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  • Oyl Miller


More Detroit beef

It’s funny how this Detroit versus MJ rift is getting dragged back into pop culture. To fans who lived during that era, this is nothing new. But it is interesting hearing from all sides a couple of decades later and seeing how much hate still festers. It’s dramatic sure, but after all this time it feels so petty. Detroit got theirs and then the Bulls figured out how to win. That’s history. I guess it shows you how intensely it stoked Jordan’s competitive spirit. It’s almost like he still seems himself as a victim of the Piston’s bullying. Even though he got the last laugh. And you’ve gotta love how Isaiah Thomas doesn’t give an inch. He just sits there smiling and saying “things were different then.”

It’s also funny how we learn that Jordan would get on his teammates for showing any signs that the Piston’s antics were getting to them. But here he is, going on and on about how much what they did bothered him. It seems like Mike could throw far more shade if he played the “Detroit who?” card. But that’s not how the melodrama of this series goes down. It fans the flames of a decades long feud. Horace Grant still seems particularly snippy about those battles with the Pistons. To be honest, it’s kind of off putting to hear the 6-time champion Bulls and undisputed owners of the 1990’s carrying on about the Pistons. Maybe it was a filmmaking call to crank the drama up this much. It’s just kind of like, we get it.

I do think Jordan has a fair point about sportsmanship. It was a low blow for the Pistons not to shake hands at the end of that series. But that’s who they were. They were like method actors. Living up to their Bad Boys moniker. But you know how much it had to hurt Jordan in the three years before, coming up to Thomas and the others, in the face of defeat and giving them a quick shout out. That would be enough to sway me, because you know how hard that must have been for Jordan. Year-after-year. A three-peat of failures at the hands of the same smug villains. But I do agree with Thomas, that it was a different era then. It’s not like today when all the players grow up playing traveling ball since they were 11. Back then, the money was less and the void was filled with pride and ego. Those were the table stakes. These days, even the 6th man might be making some sweet 8-figure deal. Who cares about an early exit when it also means early summer vacation. This wasn’t the case in the eighties or early nineties. You were playing for keeps. Playing to be remembered or forgotten. The money came later. Because these characters made the game so damn compelling.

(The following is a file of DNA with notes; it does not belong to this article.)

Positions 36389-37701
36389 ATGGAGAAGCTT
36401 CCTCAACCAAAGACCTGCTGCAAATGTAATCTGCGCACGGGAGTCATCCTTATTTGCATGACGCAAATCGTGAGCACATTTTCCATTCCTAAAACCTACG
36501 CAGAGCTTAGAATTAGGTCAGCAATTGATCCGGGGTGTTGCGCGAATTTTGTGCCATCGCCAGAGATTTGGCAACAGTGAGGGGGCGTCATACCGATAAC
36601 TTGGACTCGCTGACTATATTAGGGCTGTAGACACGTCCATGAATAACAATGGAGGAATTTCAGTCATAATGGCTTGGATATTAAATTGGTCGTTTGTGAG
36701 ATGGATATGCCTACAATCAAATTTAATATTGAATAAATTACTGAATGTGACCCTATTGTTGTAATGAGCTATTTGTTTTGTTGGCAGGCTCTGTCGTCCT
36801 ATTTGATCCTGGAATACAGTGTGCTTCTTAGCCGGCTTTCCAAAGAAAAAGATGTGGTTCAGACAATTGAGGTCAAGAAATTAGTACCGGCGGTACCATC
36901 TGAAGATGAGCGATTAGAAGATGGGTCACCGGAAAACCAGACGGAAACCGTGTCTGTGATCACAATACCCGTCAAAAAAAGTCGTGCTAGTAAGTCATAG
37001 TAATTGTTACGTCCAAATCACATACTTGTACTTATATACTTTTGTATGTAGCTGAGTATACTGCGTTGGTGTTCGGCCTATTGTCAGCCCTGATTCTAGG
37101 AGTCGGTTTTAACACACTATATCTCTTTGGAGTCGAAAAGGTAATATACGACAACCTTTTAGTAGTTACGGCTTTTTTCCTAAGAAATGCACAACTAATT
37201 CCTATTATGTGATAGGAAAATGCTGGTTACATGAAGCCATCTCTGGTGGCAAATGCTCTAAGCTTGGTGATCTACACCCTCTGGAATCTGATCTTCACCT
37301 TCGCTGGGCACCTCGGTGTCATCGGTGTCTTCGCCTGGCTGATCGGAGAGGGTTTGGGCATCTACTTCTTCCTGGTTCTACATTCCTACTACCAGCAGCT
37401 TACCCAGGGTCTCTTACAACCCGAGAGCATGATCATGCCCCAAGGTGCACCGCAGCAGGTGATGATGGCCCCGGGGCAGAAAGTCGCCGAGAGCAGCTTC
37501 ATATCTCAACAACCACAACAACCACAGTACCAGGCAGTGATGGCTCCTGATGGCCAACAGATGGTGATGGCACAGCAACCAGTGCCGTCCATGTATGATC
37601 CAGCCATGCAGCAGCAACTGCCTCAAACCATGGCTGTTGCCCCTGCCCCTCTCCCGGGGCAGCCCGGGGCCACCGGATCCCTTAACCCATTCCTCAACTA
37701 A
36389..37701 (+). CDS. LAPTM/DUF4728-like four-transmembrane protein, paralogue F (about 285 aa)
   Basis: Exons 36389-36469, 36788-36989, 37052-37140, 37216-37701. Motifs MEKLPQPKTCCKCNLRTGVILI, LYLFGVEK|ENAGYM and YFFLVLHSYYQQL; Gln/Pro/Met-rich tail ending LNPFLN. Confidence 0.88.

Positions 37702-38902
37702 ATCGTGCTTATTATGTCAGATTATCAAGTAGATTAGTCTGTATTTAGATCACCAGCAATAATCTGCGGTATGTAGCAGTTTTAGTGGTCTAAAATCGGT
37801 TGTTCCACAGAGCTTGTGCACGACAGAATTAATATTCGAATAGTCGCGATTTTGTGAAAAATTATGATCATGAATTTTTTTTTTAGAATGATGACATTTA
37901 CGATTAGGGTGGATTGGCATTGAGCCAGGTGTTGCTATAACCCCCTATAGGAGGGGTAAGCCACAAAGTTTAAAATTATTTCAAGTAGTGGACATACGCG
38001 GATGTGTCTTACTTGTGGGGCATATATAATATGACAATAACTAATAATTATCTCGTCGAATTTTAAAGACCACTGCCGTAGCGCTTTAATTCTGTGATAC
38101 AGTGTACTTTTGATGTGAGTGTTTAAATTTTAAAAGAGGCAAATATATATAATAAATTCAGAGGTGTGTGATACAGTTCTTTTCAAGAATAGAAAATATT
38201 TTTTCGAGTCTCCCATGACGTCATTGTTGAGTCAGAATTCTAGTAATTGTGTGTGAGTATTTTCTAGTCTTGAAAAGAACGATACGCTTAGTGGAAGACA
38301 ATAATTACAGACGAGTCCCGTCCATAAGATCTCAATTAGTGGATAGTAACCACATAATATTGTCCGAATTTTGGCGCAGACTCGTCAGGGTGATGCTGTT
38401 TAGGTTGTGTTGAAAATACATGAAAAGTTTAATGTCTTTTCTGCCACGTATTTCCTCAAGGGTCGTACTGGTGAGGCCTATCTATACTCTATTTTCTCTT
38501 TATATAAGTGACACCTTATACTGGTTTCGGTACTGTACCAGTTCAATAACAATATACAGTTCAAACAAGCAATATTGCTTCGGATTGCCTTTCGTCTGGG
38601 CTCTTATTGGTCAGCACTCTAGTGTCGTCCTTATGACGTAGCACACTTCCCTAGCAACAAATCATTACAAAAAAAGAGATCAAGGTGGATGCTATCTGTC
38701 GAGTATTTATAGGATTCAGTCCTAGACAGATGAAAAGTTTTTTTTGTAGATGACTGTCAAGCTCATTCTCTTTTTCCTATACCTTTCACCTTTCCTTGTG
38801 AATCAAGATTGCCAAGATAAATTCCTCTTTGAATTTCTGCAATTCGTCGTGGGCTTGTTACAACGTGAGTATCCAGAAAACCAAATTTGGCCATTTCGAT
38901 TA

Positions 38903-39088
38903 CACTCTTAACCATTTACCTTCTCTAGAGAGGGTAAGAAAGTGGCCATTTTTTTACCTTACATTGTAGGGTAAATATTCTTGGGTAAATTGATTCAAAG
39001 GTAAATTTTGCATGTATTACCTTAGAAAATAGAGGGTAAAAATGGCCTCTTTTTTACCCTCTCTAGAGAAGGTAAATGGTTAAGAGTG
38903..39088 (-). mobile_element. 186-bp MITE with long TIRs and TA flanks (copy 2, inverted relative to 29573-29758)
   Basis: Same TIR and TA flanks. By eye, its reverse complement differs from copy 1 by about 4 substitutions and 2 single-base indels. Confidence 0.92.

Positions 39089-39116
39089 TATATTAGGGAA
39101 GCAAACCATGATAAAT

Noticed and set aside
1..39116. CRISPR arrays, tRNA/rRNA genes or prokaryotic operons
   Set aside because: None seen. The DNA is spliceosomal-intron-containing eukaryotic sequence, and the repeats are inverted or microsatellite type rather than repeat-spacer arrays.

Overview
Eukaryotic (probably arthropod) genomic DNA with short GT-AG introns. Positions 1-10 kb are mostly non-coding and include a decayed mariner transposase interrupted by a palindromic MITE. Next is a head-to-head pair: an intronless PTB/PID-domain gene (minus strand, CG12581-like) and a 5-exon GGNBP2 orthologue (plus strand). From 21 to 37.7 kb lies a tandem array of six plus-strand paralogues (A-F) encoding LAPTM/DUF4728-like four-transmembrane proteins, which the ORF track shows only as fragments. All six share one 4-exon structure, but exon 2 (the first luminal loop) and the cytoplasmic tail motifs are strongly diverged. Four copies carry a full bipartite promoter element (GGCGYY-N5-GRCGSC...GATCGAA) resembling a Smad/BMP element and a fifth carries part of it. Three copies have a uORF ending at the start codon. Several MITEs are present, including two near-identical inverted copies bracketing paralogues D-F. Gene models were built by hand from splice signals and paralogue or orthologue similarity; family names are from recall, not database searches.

1991 Finals: Magic versus Michael

Lifelong Blazermaniac here. This chapter of the story is hard to watch. It should have been Portland facing the Bulls in their first NBA Finals. Cue the avalanche of NBA conspiracy theories. But I remember the pain of watching the one-sided refereeing as the Blazers played the Showtime Los Angeles Lakers. It nearly went 7 games, but you could feel the whole country outside of Portland, and the world beyond, hoping for the marquee Magic versus Michael final. Michael versus Clyde Drexler would have to wait.

The Lakers weren’t even that great of a team at this stage in Magic’s twilight. Pippen easily found a way to shut him down by picking the legendary point guard up in full court coverage early in the game. Magic and his Lakers were knocked off balance and never really recovered. The league just needed the torch to be passed. Jordan was crowned king and a first time champion.

Original Jordan crying meme

The image of Jordan clutching the Larry O’Brien trophy, being consoled by his father, with tears streaming down his face—was an informative moment as a young sports fan. I’d gown more used to straight up meathead celebrations of NFL titans hoisting trophies and spraying Champagne with frat boy verve. Or baseball players shouting cliches about going to Disneyland. So, it was eerie and revealing as hell to have the postgame camera drift into the Bulls lockerroom and find the world’s most cutthroat competitor at his most vulnerable. Air Jordan had been reduced to a puddle after his achievement. 

I think this was one of my earliest indications that sport could mean something more. It could be something deeply personal and important. It wasn’t just playing a game. Or racking up wins and losses. There was something deeper going on here. And to see a hero like Jordan expressing this side of himself uncontrollably validated a single-minded pursuit of excellence in sports. There was something meaningful waiting at the end of the dark days and late nights of training. There was enlightenment or transcendence or something that my young mind couldn’t quite figure out. But I couldn’t take my eyes off of Jordan and what he was doing. His narrative locked in after that first championship. His quest for greatness became the defining narrative of the 90s. The whole world was along for the roller coaster.

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